"Trap" functions were introduced as a way to discuss how GAs behave on functions where sampling most of the search space would provide pressure for the algorithm to move in the wrong direction (wrong in the sense of away from the global optimum). For example, consider a four-bit function f(x) such that f(0000) = 5 f(0001) = 1 f(0010) = 1 f(0011) = 2 f(0100)...


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Novelty search selects for "novel behavior", by some domain-dependent definition of novelty. For example, novelty in a Maze-solving domain might be "difference of route explored". Eventually, networks that take every possible route through the maze will be found, and you could then select the fastest. This would work far better than a naive "objective", like ...


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i'm the main developer of Neataptic, a Javascript neuro-evolution library. Very effective! Realise that this is how real-life evolution happened as well: we kept on improving against other species, which forced them to improve as well. Very practical, especially if you don't want to set up any 'rules' like you say, it makes the genomes find out what the ...


5

As I see it, it all comes down to game theory, which can be said to form the foundation of successful decision making, and is particularly useful in a context, such as computing, where all parameters can be defined. (Where it runs into trouble is with the aggregate complexity of the parameters per the "combinatorial explosion", although Machine Learning has ...


5

Over the last few years, evolutionary computation research has shown increasing interest in including some aspect of epigenetics. For example: A 2008 paper by Tanev and Yuta Work from Lee Spector's genetic programming group A recent paper by Ricalde and Banzhaf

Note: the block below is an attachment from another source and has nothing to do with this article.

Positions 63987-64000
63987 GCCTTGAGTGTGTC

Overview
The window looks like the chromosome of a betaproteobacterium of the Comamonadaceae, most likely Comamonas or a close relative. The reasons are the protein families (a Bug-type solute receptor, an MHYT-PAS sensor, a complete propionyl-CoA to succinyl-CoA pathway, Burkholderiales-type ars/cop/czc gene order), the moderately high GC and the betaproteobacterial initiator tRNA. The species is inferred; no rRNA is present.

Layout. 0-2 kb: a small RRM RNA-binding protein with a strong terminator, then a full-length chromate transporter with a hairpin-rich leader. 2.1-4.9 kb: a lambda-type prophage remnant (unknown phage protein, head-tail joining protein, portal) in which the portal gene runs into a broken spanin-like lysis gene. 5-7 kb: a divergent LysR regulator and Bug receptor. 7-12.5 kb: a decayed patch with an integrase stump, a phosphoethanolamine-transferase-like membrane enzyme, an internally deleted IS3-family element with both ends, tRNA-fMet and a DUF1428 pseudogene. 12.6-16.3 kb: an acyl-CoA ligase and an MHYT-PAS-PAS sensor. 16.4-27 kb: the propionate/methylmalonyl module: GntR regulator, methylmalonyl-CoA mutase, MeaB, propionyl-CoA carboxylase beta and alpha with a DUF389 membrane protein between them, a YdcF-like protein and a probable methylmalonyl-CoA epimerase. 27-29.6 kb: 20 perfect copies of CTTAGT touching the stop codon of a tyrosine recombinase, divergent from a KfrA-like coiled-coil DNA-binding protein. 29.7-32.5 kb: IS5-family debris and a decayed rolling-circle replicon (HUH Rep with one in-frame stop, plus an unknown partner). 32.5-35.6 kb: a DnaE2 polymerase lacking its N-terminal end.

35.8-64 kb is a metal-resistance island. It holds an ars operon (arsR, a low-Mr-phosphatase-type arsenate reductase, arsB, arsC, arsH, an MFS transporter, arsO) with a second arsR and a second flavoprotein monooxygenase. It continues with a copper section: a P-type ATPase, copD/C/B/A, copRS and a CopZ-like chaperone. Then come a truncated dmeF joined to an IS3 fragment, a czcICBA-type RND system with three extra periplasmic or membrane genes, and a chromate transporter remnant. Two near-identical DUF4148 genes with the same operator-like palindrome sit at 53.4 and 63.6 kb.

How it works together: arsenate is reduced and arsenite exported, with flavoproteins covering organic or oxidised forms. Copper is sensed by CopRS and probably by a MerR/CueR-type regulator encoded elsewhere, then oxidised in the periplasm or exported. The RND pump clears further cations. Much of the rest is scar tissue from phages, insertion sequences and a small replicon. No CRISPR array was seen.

5

As observed in another answer, all you need to apply Genetic Algorithms (GAs) is to represent a potential solution to your problem in a form that is subject to crossover and mutation. Ideally, the fitness function will provide some kind of smooth feedback about the quality of a solution, rather than simply being a 'Needle in a Haystack'. Here are some ...


5

Crossover allows to combine two parents (vs. mutation, which only uses one parent). In some cases, it is useful (e.g., if you train a FPS bot, if one parent is good at shooting and another parent is good at moving, it makes sense to combine them). In some other cases, it is not.


5

In a genetic algorithm, crossover (recombination) is the analogy to mating in the real world. For example, you have some genetic information from each parent. In the case of an optimization where you have vectors of features (design variables), you could represent it as vector 1 and 2. Imagine each vector has 10 values. You grab the first 5 from vector 1, ...


5

Biological and artificial evolution work around pretty much the same principles. Fitness and selection: In biology, the fittest organisms in an ecosystem are more likely to survive long enough to reproduce, passing on their genes in the process. In artificial evolution, our organisms are in fact solutions to our problem, which can be evaluated to determine ...


5

Genetic algorithms and Neural Networks both are "general" methods, in the sense that they are not "domain-specific", they do not rely specifically on any domain knowledge of the game of Mario. So yes, if they can be used to successfully learn how to play Mario, it is likely that they can also be applied with similar success to other Platformers (or even ...


5